Insight on water remediation application using magnetic nanomaterials and biosorbents

M. I.A. Abdel Maksoud, Ahmed M. Elgarahy, Charlie Farrell, Ala'a H. Al-Muhtaseb*, David W. Rooney, Ahmed I. Osman

*Corresponding author for this work

Research output: Contribution to journalArticlepeer-review

192 Citations (Scopus)


Adsorption to date is the most effective and utilized technology globally to remove several pollutants in wastewater. In this approach, many adsorbents have been synthesized, tested and used for the elimination and separation of the contaminants such as radionuclides, heavy metals, dyes and pharmaceutical compounds both at lab and industrial scale. However, there are many challenges to adsorption processes such as reducing the high cost, through means of separation of suspending adsorbents to be used again, as well as the ease to synthesize. Two methods that have shown promising results and gained significant interest is that of magnetic nanomaterials and biosorbents due to their effective, safe, eco-friendly, low cost and low-energy intensive material properties. Magnetic nanomaterials act as efficient adsorbents due to their ease of removal of contaminants from wastewater using an applied magnetic field but also their advantageous surface charge and redox activity characteristics. On the other hand, biosorbents have a synergistic effect with their efficient adsorption capacity to remove contaminants, high abundance and participation in waste minimization, helping alleviate ecological and environmental problems. This review highlights, discusses and reports on the state-of-the-art of these two promising routes to adsorption and provides indications as to what are the optimum materials for utilization and insight into their efficiency, reusability and practicality for the removal of pollutants from wastewater streams. Some of the main material focuses are zero-valent iron, iron oxides, spinel ferrites, natural and waste-based biosorbents.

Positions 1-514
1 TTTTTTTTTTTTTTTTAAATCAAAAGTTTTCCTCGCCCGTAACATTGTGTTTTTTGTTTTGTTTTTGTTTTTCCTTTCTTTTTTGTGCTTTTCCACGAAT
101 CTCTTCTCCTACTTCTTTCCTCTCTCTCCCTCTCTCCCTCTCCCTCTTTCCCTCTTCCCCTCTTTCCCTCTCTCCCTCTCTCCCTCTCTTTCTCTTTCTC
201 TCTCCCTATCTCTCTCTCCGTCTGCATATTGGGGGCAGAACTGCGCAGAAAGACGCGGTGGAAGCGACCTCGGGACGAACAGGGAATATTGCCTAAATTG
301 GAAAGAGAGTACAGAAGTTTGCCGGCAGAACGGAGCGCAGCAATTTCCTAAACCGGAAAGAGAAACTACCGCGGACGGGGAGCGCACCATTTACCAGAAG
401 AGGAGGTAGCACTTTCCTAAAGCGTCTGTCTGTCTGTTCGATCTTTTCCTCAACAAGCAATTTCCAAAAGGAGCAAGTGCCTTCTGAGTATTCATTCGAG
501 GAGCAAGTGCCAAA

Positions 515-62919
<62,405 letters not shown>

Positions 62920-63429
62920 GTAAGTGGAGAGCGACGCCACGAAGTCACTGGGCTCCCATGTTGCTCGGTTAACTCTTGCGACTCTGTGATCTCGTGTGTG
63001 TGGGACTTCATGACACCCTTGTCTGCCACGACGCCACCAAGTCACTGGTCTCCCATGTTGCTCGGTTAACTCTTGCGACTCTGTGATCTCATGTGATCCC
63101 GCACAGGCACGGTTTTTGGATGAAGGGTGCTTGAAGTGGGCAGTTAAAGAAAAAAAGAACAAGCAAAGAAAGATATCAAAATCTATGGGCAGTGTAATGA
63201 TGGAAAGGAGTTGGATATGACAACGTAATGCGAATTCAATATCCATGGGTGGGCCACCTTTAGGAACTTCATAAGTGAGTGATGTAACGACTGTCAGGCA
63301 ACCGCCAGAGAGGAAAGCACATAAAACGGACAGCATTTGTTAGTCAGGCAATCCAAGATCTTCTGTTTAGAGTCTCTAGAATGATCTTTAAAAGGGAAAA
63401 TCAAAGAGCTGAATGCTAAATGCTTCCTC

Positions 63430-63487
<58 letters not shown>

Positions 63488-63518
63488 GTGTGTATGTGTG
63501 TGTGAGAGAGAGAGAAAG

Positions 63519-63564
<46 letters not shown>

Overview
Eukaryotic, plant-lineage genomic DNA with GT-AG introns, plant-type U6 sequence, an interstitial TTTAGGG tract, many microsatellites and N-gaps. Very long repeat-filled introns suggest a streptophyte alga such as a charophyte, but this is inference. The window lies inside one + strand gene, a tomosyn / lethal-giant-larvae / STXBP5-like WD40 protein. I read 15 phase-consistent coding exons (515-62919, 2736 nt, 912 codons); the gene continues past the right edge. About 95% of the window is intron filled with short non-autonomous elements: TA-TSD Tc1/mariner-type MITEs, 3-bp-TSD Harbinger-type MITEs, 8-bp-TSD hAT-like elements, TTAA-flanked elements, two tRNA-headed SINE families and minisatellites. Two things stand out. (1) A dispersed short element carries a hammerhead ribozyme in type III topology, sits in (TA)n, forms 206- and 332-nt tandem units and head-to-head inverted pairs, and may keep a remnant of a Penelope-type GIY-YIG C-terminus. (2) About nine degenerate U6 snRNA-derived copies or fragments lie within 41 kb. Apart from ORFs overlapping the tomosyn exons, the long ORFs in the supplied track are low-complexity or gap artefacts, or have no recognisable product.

Original languageEnglish
Article number213096
JournalCoordination Chemistry Reviews
Publication statusPublished - Jan 15 2020


  • Biosorbents
  • Iron oxides
  • Magnetic adsorbents
  • Spinel ferrites
  • Water treatment
  • Zero-valent iron

ASJC Scopus subject areas

  • Physical and Theoretical Chemistry
  • Inorganic Chemistry
  • Materials Chemistry


Dive into the research topics of 'Insight on water remediation application using magnetic nanomaterials and biosorbents'. Together they form a unique fingerprint.

Cite this